Sample SKOPE Questions

SKOPE Stories: Examples of Questions SKOPE Should Be Able to Address

An initial project effort was to determine what environmental variables, units of temporal and spatial resolution, and forms of desirable output should be prioritized for inclusion in SKOPE. SKOPE Project Team members organized two needs assessment workshops to elicit this information. We asked researchers with a demonstrated interest in historical processes and their relationships to changing environmental conditions to suggest research problems of particular interest. Researchers in both academic and applied professional positions participated in these user-community workshops. Among the professionals who attended were archaeologists, historians, geographers, hydrologists, and ecologists. What follows here is a sample of suggested research questions that would benefit from SKOPE Project undertakings.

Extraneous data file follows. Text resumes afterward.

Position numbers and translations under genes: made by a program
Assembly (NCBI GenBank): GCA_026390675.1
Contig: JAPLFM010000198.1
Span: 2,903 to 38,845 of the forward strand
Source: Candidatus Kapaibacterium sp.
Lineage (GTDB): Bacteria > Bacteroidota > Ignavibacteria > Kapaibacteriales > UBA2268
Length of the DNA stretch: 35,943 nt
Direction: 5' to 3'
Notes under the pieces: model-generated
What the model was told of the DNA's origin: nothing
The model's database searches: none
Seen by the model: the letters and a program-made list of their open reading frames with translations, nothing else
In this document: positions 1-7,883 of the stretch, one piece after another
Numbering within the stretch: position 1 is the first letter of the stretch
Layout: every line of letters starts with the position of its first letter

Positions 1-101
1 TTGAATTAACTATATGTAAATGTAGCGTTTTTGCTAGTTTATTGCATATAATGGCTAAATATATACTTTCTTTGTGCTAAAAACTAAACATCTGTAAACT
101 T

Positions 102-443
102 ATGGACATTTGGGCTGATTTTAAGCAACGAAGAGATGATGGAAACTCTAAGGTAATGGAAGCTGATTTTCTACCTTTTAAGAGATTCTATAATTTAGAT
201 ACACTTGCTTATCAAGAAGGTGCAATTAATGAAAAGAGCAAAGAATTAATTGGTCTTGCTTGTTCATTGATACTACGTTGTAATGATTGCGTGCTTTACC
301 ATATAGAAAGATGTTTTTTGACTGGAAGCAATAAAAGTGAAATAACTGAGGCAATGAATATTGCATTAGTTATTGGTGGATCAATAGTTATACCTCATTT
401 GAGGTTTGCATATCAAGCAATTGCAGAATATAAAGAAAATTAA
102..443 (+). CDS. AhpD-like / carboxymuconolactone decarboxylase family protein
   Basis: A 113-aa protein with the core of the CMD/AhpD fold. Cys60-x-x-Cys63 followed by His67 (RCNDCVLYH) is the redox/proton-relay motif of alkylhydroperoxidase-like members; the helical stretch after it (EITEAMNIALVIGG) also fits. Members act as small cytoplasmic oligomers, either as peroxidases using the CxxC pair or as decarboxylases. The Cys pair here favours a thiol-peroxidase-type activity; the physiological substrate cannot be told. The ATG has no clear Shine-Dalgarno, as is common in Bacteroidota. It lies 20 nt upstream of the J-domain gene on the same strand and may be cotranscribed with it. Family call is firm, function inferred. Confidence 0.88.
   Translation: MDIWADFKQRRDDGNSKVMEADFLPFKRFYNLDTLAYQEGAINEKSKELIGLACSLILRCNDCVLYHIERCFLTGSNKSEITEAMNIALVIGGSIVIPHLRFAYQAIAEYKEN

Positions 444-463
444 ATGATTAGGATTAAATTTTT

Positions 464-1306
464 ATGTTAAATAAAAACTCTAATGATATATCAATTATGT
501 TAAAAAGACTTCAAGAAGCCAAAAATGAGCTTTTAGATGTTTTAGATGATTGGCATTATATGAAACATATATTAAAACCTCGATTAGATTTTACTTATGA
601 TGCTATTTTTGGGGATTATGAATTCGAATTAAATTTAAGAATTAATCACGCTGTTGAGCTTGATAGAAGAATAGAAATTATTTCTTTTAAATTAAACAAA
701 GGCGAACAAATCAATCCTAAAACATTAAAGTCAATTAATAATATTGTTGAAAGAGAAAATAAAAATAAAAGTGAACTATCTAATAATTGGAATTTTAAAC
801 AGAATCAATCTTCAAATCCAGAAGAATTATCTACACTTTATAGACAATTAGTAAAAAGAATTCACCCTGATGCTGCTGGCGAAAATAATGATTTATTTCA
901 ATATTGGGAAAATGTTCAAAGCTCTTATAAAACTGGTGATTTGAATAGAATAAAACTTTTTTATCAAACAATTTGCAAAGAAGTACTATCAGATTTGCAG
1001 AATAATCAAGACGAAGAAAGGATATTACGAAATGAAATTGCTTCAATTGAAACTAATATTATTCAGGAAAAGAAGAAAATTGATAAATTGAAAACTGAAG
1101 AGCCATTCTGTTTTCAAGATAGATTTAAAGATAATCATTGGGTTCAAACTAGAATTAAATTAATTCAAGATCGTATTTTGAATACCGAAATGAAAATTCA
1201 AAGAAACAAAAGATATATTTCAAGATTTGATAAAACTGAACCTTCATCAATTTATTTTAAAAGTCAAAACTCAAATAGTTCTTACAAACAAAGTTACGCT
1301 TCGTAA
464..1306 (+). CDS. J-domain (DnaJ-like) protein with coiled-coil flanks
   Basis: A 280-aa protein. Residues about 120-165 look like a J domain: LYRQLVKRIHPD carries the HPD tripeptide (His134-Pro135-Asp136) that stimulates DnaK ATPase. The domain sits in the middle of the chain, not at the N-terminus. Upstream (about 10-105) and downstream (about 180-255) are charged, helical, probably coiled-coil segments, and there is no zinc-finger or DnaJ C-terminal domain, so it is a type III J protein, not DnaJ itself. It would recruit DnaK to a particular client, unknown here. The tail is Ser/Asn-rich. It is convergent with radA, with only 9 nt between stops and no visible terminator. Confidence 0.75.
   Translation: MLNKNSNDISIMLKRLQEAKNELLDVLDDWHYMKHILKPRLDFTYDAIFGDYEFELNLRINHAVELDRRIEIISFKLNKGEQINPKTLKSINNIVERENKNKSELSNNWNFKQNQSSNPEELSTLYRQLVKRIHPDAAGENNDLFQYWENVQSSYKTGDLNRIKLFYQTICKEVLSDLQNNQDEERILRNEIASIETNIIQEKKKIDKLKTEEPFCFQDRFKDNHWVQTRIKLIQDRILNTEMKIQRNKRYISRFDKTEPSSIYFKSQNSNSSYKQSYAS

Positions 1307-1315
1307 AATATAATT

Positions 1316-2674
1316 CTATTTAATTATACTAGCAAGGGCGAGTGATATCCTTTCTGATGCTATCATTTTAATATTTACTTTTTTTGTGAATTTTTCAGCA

Case #1—Historical Research: “Possible Environmental Push and Pull Factors, 1610–1680”

Richard Flint is a historian and widely acknowledged expert on the Vázquez de Coronado Expedition (A.D. 1539–1542) and the Entrada and Spanish Colonial periods (A.D. 1539–1820) in the U.S.Southwest. Currently, he is examining the rapid movement between A.D. 1610 and A.D. 1680 of Spanish settlers in the Spanish Province of New Mexico from the Río Arriba (early settlement of San Gabriel de Yunque near Española) to the Río Abajo (Middle Rio Grande River Valley near Albuquerque). This migration resulted in encroachment on Pueblo Indian land and usurpation of irrigation water for agriculture. By A.D.1680, the majority of Spanish colonists lived south of the La Bajada escarpment (at the southern edge of the Santa Fe Plateau) in the ancestral territories of the southern Tiwa-speaking and Keres-speaking Pueblo peoples near Albuquerque, with the balance mostly in the greater Santa Fe area. By the same date, indigenous and long-established pueblo villages had been reduced from 21 to 4; Pueblo population numbers diminished by more than 85% by disease, hunger, exacted tribute, and enforced labor; and the open practice of traditional Pueblo religion severely curtailed by Franciscan clergy.